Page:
It was a given that American Express Co. would be downsizing, but Thursday's announcement that it would lay off 10% of its global work force and freeze hiring and salaries was a shock, leading some experts to question whether its $1.8 billion of cost cuts will threaten long-term growth.

Amex officials tried to downplay the impact by insisting that the layoffs would not include people who interact directly with customers.

If the jobs lost are "not customer-facing people, who are they?" asked Philip J. Philliou, a former Amex executive and now a partner at the New York payment consulting firm Philliou Selwanes Partners LLC. "Those are product people. Those are marketing people. Those are technology people. That's the intellectual engine of the company."

Ten percent of "any major corporation is enormous," he said, but "when you reduce that type of staff" devoted to technology and product development, "we may not feel the impact for 6 or 12 months out."

Joanna Lambert, an Amex spokeswoman, said Thursday that the 7,000 jobs would be cut "across the board." The product development, marketing, and technology departments will lose positions, but so will "the rest of the business." (She would not be more specific.)

Amex said about $1 billion of the savings will come from a reduction in investments in "technology, marketing, and business development" and from "streamlining costs associated with some rewards programs." The freeze applies to "management level salary increases for 2009," and the hiring freeze covers open positions.

Scott Valentin, an analyst at Friedman, Billings, Ramsey & Co. Inc., expressed concern about the long-term consequences for Amex's growth and reputation. "While cost reductions are necessary in this environment, we are concerned that the company's efforts to cut spending, raise revenues, and modify its rewards programs may negatively impact its high-value proposition that customers attribute" to Amex, he wrote in a research note Thursday.

Mr. Philliou said he was most concerned about Amex's ability to attract network business from other issuers.

It has signed up companies around the world, including Citigroup Inc. and Bank of America Corp., to issue its network-branded cards through its global network services division. Third-quarter billed business at the division grew 29% from a year earlier, but it could become "a casualty in this harsh economic environment, as it is difficult to imagine that issuers are going to be excited by Amex's cutbacks on marketing and technology," Mr. Philliou said.

"There have been high expectations set for some time now" with the division, he said, and by "cutting back in areas that are appealing to issuers, that is going to become a much harder sell for Amex."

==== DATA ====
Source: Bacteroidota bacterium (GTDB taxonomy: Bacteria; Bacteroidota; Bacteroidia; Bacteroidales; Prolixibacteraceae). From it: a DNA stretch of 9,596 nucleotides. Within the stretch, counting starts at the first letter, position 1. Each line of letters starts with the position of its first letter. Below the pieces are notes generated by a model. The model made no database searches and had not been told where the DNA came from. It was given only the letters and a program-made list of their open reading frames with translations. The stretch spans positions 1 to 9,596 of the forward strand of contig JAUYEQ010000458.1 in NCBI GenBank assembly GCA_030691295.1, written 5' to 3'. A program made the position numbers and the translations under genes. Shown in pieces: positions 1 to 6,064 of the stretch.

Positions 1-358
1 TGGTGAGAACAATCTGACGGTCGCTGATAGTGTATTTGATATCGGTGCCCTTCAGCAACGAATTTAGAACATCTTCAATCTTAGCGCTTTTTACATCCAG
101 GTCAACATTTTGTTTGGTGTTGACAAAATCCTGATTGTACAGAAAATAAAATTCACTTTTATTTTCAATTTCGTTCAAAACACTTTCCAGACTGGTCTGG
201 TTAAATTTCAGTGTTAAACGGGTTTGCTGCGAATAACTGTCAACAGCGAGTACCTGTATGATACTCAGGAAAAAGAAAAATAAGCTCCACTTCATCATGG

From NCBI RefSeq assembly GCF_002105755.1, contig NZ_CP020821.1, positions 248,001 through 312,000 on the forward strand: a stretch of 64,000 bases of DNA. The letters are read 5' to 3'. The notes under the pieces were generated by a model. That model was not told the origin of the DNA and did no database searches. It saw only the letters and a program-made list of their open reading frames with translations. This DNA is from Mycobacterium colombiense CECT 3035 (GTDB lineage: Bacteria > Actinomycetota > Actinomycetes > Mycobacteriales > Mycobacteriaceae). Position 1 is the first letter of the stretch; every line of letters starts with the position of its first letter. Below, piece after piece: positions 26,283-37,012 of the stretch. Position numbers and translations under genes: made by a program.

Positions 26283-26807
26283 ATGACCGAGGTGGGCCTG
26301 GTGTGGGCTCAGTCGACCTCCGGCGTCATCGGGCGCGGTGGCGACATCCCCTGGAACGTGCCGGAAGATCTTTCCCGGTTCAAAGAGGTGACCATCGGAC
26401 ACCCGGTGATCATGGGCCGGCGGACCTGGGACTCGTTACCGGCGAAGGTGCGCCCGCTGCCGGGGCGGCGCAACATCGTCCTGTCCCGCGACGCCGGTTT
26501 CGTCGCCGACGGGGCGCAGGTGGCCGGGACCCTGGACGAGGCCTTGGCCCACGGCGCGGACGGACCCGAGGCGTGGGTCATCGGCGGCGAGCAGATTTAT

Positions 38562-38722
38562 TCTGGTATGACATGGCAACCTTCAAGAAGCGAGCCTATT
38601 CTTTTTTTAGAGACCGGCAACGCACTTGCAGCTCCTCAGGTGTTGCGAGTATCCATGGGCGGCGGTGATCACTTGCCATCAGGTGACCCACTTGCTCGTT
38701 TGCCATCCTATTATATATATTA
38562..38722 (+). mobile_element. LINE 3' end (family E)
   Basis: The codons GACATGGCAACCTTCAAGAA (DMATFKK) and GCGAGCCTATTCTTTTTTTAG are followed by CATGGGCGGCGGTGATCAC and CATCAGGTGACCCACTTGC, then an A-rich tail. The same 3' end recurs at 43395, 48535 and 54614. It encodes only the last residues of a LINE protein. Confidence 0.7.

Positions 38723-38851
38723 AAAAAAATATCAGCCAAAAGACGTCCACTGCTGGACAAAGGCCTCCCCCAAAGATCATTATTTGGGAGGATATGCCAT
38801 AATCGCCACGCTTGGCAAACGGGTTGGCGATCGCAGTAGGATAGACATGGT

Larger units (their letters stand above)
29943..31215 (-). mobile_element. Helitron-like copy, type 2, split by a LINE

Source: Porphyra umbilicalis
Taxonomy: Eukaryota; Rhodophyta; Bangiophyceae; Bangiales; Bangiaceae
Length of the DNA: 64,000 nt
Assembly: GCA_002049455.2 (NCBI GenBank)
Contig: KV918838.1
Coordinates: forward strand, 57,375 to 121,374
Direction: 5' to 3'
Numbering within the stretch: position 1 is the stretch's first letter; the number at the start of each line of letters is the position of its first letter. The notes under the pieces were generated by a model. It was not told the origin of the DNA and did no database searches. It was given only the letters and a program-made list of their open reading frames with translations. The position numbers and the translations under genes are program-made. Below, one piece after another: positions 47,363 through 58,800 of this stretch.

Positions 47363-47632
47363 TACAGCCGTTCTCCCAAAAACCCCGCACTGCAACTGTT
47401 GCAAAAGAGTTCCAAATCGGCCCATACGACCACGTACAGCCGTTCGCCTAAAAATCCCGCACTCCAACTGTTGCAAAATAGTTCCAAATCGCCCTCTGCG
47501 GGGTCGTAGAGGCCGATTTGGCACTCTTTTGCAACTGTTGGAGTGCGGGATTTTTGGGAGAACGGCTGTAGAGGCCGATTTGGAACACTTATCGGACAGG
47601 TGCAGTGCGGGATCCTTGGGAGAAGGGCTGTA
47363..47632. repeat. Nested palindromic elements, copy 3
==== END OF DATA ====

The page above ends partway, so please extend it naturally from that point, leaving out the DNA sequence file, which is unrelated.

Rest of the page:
During its third-quarter earnings call last week, Kenneth I. Chenault, Amex's chairman and chief executive officer, warned investors to expect "a combination of cost reductions and revenue-building actions."

In a press release Thursday, he said it had conducted "an intensive, companywide review of priorities and staffing levels" and that the restructuring would "help us to manage through one of the most challenging economic environments we've seen in many decades. It will also put us in position to ramp up investment spending as economic conditions improve."

Ms. Lambert said these investments could be directed towards areas such as "middle-market" businesses that fall between the small-business and corporate portfolios, global network services, "loyalty programs," and "other areas that have long-term growth potential."

Funding remains an issue. Like other major issuers, Amex has been dealing with higher loan losses and lower profits as a result of unemployment and weakness in consumer spending. But it has fewer funding alternatives than rivals with large retail banking operations, and this month it reassured investors about its ability to meet its obligations.

Last week Amex said it intended to address some of those concerns through its access to the government's commercial paper funding facility, and it followed through on those intentions on Wednesday, according to Ms. Lambert.

"We did tap it yesterday, and we do intend to do that again," she said. "We're always interested in broadening our sources of funding."

Capital One Financial Corp. cut about 3,900 jobs last year, but Discover Financial Services, whose model comes closest to Amex's, has not announced large-scale staff cuts.

Analysts worried that the reductions in investment spending and the decision to rein in lending could damage Amex's reputation. It said this month that it has lowered credit lines for about 10% of its cardholders, more than twice as many as in a typical year, and it said during its third-quarter earnings call that it will raise interest rates on some consumer accounts by 2 to 3 percentage points.

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